Co-Presence Logistic Example
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I yet have to publicly document the catastrophic failure of my yet biggest experiment in co-presence transportation as of Christmas 2013. But today I am lucky to document a single successful transport in which I myself took a crucial part. For an introduction in the concept, please see my 2014 paper on our Implementation for Physical Objects Sneaker Transport.
The object in question was a carton box of roughly 40 cm side-length. It was loosely closed and contained two laptop computers, lecture notes and other learning material. And the only reason I know and disclose its contents here is to provide an estimation of the value that has been entrusted to the transportation chain.
The first leg of its route took place within the origins house, from a flat on the second floor to a flat in the basement, where it waited for two days to be picked up by me, July 30th afternoon. Neither I nor the custodian in the basement where actually known to each other. The actual authentication data I provided for the handover of the box was the knowledge of it being there. I then took the box by car (where it was stored for a night and a day) to Bremen over a distance of roughly 300km.
The box then went into storage (my garage), situated a mere hour by car from its final destination until it was picked up on a Monday, August 17th, at about 3~pm. The object then overshot its destination (somewhat south of highway A1) and went to Hamburg for a distance of about 150 km. The carrier was personally known to me, a relative of the destination and authenticated and coordinated by the destination of the box via mobile communication (voice and text).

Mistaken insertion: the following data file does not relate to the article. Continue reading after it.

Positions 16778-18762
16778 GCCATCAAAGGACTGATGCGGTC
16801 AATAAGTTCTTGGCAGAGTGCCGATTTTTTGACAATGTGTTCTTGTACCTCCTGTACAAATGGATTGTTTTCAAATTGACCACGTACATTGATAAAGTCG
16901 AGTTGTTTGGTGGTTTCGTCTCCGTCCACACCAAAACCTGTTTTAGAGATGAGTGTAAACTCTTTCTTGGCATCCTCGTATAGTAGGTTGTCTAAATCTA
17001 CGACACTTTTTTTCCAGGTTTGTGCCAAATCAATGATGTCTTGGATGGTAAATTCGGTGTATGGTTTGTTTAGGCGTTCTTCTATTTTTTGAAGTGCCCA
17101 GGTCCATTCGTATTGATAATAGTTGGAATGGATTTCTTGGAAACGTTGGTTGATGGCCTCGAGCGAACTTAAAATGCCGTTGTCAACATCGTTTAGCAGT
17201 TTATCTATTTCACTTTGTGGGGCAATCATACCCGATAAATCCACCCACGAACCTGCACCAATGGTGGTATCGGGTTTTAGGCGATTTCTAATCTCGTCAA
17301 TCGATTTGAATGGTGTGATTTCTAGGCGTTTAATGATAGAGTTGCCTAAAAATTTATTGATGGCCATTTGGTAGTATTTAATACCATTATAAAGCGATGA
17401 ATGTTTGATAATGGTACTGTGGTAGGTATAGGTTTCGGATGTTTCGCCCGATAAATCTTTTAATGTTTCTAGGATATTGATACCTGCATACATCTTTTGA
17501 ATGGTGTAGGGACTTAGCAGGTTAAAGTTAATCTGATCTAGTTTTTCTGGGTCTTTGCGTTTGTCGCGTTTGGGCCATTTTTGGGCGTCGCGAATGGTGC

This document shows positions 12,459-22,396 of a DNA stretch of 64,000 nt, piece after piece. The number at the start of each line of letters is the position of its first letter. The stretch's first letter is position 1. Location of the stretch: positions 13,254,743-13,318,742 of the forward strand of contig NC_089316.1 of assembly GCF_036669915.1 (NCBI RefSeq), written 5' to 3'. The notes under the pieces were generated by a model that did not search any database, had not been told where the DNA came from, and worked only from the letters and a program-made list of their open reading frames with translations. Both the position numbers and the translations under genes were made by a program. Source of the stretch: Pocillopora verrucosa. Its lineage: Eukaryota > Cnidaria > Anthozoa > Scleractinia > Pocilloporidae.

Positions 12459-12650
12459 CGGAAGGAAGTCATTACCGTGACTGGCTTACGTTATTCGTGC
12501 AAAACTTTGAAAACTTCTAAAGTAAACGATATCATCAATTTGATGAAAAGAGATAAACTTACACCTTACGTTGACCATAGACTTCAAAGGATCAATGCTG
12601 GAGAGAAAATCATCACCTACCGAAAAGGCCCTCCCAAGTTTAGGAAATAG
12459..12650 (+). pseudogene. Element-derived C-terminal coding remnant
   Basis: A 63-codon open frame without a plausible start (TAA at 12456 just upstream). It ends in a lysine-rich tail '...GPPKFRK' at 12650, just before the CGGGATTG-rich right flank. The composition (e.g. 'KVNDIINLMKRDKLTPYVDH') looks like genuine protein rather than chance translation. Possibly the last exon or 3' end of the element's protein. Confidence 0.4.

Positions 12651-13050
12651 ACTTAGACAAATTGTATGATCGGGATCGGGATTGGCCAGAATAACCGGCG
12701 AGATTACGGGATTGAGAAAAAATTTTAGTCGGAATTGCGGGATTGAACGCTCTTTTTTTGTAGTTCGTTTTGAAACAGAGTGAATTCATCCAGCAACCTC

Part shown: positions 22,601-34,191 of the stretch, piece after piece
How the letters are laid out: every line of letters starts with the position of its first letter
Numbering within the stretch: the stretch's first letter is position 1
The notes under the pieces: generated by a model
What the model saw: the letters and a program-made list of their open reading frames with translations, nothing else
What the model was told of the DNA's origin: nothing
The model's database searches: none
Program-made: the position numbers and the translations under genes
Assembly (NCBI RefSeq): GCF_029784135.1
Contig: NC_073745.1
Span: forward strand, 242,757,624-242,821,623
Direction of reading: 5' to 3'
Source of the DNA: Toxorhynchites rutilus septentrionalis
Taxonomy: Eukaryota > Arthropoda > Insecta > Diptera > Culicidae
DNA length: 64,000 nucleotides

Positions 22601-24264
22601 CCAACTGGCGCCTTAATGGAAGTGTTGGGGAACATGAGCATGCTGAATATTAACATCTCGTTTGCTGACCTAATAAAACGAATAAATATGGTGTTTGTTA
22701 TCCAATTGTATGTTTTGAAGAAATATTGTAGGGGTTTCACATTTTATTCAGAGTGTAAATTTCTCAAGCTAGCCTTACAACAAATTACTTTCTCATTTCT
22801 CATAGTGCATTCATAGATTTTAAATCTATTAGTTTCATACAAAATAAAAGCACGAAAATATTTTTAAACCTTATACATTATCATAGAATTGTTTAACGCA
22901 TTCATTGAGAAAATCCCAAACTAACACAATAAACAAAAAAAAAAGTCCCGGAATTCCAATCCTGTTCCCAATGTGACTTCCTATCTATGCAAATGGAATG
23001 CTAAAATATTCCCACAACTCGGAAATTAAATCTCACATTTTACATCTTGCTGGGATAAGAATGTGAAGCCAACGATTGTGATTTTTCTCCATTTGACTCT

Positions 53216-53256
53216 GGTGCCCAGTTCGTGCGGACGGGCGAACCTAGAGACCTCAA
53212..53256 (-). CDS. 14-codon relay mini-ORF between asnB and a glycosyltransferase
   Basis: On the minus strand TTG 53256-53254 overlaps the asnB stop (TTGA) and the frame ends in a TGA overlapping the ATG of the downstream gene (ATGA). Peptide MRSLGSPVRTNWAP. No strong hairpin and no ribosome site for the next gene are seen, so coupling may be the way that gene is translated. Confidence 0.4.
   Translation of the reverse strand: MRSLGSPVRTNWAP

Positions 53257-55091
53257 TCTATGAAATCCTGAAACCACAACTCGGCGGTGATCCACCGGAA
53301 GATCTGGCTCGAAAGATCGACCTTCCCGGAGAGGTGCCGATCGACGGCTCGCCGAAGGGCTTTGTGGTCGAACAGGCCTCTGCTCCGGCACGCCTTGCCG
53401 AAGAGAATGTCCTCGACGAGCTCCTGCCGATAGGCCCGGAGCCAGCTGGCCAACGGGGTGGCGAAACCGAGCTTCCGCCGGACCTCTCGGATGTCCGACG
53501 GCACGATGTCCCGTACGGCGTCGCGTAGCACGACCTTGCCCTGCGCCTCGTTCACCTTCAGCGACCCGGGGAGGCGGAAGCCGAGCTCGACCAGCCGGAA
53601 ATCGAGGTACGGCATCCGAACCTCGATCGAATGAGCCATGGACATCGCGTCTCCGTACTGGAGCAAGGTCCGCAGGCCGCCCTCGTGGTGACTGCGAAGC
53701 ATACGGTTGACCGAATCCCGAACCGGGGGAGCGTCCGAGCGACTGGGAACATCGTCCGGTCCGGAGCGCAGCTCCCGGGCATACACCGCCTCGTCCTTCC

The final leg of the path was again undertaken by handing the box to a relative in Hamburg. On August 18th this carrier took it the remaining 100km to the destination where it arrived around noon the day after it left my garage. The successful delivery was communicated to me via (unauthenticated) text message.
Compared to a fully automated transportation system the manual management overhead of establishing the first and second storage, as well as coordinating the final legs of the transport, must be considered to be very high. Nonetheless, the experience, being a very rare event, was not to be unduly complex and seemed to be within the bounds of standard social behaviour. Risks at all sides where consived by me as being very low as all parties share a long-term trust relationship to origin and destination with little doubt of mutual interests in continuation of relations.
I actually assume that these kinds of transportation are fairly common among people within a community of any kind. It stands to reason whether this can be improved in a way to properly work among strangers.
You are invited to partake and contribute to our prototype implementation found at github. Please me about improvements.